|Publication number||US7615032 B2|
|Application number||US 11/090,574|
|Publication date||Nov 10, 2009|
|Filing date||Mar 24, 2005|
|Priority date||Mar 24, 2004|
|Also published as||US20050277851|
|Publication number||090574, 11090574, US 7615032 B2, US 7615032B2, US-B2-7615032, US7615032 B2, US7615032B2|
|Inventors||David R. Whittaker, Keith E. Lauritzen, Allison M. Whittaker|
|Original Assignee||Windcrest Llc|
|Export Citation||BiBTeX, EndNote, RefMan|
|Patent Citations (42), Non-Patent Citations (5), Referenced by (9), Classifications (14), Legal Events (2)|
|External Links: USPTO, USPTO Assignment, Espacenet|
This patent application claims priority benefit under 35 U.S.C. § 119(e) of U.S. Provisional Patent Applications 60/555,858, filed Mar. 24, 2004, and 60/632,580, filed Dec. 1, 2004, the contents of which applications are incorporated herein by reference in their entirety.
The present invention relates in general to the field of medical devices and, in particular, to devices for use in interventional and diagnostic access, manipulation within, and negotiation of, the vascular system.
The vascular field of medicine relates to the diagnosis, management and treatment of diseases affecting the arteries and veins. Even when healthy, the anatomy of these vessels is complex, with numerous divisions leading into progressively smaller branches. Development of disease within these vessels often complicates matters by altering their caliber, flexibility, and direction. The interior, or lumen, of a blood vessel may develop constrictions, known as stenoses, and at times may even be obstructed, as a result of the development of atherosclerotic plaques or by the occurrence of tears or lacerations in the vessel wall, known as dissections. These obstructions may complicate the vascular anatomy by leading to the formation of new collateral pathways that establish new routes around the obstructions in order to provide blood flow down-stream from the blockage.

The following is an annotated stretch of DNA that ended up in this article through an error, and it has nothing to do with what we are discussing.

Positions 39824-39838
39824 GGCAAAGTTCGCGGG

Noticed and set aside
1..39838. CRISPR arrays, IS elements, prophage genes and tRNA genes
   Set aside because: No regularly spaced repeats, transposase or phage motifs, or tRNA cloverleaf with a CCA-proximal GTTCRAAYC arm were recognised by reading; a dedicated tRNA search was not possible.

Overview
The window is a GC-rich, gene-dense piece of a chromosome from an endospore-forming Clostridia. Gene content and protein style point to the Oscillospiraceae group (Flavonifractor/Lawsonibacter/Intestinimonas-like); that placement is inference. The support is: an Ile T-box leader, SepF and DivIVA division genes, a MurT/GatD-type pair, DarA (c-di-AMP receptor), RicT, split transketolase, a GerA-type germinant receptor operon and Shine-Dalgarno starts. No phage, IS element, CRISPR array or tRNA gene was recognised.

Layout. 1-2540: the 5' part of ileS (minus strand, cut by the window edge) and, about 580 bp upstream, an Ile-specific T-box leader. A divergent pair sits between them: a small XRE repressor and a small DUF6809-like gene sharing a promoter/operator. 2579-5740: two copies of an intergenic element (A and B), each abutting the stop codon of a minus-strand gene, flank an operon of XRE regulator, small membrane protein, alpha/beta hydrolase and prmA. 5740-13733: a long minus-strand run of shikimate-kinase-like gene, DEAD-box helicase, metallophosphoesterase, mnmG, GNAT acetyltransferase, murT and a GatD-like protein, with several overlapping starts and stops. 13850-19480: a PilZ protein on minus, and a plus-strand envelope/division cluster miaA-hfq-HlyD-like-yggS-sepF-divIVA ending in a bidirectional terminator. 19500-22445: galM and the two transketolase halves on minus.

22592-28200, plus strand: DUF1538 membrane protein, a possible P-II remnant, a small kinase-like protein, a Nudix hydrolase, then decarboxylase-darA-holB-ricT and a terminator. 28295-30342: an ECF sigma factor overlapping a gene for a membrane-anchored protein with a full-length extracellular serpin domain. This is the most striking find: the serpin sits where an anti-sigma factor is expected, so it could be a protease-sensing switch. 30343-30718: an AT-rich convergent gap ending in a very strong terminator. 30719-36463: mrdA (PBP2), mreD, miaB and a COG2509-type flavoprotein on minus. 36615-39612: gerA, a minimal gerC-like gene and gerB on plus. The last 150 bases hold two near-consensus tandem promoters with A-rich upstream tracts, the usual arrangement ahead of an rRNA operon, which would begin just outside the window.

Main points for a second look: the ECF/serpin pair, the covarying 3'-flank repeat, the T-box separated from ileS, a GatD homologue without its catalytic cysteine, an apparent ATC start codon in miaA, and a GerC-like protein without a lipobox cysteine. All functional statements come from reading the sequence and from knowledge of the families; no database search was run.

In order to diagnose and treat vascular diseases, a physician may in many instances perform a diagnostic or interventional angiogram. An angiogram is a specialized form of X-ray imaging, requiring physical access into a vessel with some form of sheath, needle or guide in order to allow a contrast dye to be injected into the vasculature while X-rays are transmitted through the tissue to obtain an image. The contrast dye illuminates the interior of the vessels and allows the physician to observe the anatomy, as well as any narrowings, abnormalities or blockages within the vessels. At times, more selective angiograms are used to delineate a particular area of concern or disease with greater clarity. Access to these more selective areas often requires the insertion of guidewires and guide catheters into the vessels.
Vascular guidewires and guide catheters can be visualized from outside the body, even as they are manipulated through the body's vascular system, through the use of continuous low-dose fluoroscopy. The negotiation of the complex vascular anatomy, even when healthy, can be difficult, time consuming and frustrating. When narrowed or obstructed by disease, the vessels are even more difficult—and sometimes impossible—to negotiate.